In the 1990s, the Internet banner ad was a marketing revolution. We could not only measure the size of the audience that saw our ads but we had a real-time (or near real-time) feedback mechanism in the click-through rate (CTR).
We loved clicks; the click was one of the cornerstones of the whole industry.
We have grown up as an industry a bit since the 1990s. We are now interested in unique users and not just impression numbers and we are far less jejune about the measurability of online ads. However, we are still hooked on CTR. In a world where an acceptable ratio is 1 click in 1,000 impressions, can we even call the banner ad a direct response vehicle anymore? The question begs to be asked that if people are not clicking, are these ads having any effect?
I recently presented some research at SES in Hong Kong that was conducted in Europe by comScore in collaboration with the ad network where I work. It suggested that the direct result of banner advertising was an increase in website visits for the advertiser and an increase in branded search queries for the advertiser’s brand.
If I take the fairly unscientific approach of looking at my own behaviour, I click on banners (for more than professional curiosity) but even more often, I will make a mental note to have look at a website later.
This research suggests that I am not alone. It seems many (most) other people also make a mental note to visit the site later or search for the brand or offer at a time that suits them.
Another key issue this research raises is that 84 percent of Web users never click on banners. Of the 16 percent of Web users that do click on banner ads, the top 4 percent produce 67 percent of all clicks. Simply put, most banner clicking activity comes from 4 percent of the online population and the vast majority of Web users never click on banners.
We are either holding ourselves to or being held to a performance metric that reflects our ability to elicit a response from only 4 to 16 percent of online users. While at the same time we ignore any performance metrics for 84 percent of the online audience. This just can’t be right!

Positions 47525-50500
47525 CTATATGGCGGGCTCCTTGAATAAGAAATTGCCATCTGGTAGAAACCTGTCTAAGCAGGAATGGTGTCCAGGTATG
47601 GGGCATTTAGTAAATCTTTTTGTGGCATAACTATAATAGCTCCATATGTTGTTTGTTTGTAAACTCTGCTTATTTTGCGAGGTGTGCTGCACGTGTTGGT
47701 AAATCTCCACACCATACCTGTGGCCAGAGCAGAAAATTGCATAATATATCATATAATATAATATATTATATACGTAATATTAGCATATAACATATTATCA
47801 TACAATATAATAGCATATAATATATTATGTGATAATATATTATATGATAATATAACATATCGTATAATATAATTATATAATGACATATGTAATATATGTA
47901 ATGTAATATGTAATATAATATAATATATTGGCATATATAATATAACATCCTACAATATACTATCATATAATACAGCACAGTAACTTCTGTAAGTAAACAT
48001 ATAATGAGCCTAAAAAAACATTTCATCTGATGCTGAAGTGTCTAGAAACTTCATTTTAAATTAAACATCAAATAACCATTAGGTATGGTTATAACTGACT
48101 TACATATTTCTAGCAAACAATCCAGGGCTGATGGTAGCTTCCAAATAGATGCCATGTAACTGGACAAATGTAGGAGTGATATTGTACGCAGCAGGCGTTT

What may be of more concern is the practice of campaign optimisation based on the CTR. A common practice is to optimise banner campaigns to sites or banners that are giving the highest CTR. If the comScore/FOX research is correct then we are targeting our ads to appeal to a small minority that may not be too choosey as to what they click on. At best we are orienting our campaigns to a loud minority.
ComScore has run similar research in the U.S. with similar results. If this is happening in the world’s other main markets we can safely assume that something similar is happening in Asia.
Making a change is not so simple. A little knowledge is a dangerous thing and sadly a little knowledge of online advertising is pretty common. It takes bravery to go into a client and say that we will now disregard the main currency we have been basing their investments on for the past decade or more.
One solution might be to bring other things to the table for reporting that are more compelling. Social media listening has a certain ‘shock and awe’ value and combined with other information such as organic search data or the volume of cookied visitors on the site from the ad campaign. We may start weaning clients off CTR.
We must start educating the market about the real uses of the banner ad. What is it, what it does, and why we should invest money in them as a part of our campaigns.
A banner ad, when properly applied, can lay a controlled frequency on a targeted audience at a low cost to raise awareness and drive desire for the product. With main performance indicators being the increase in cookied visitors to the website and an increase in branded search queries.
Call me a dreamer, but I would like to put the CTR to rest for good.
This column was originally published on Oct. 19, 2010 on ClickZ.Asia.
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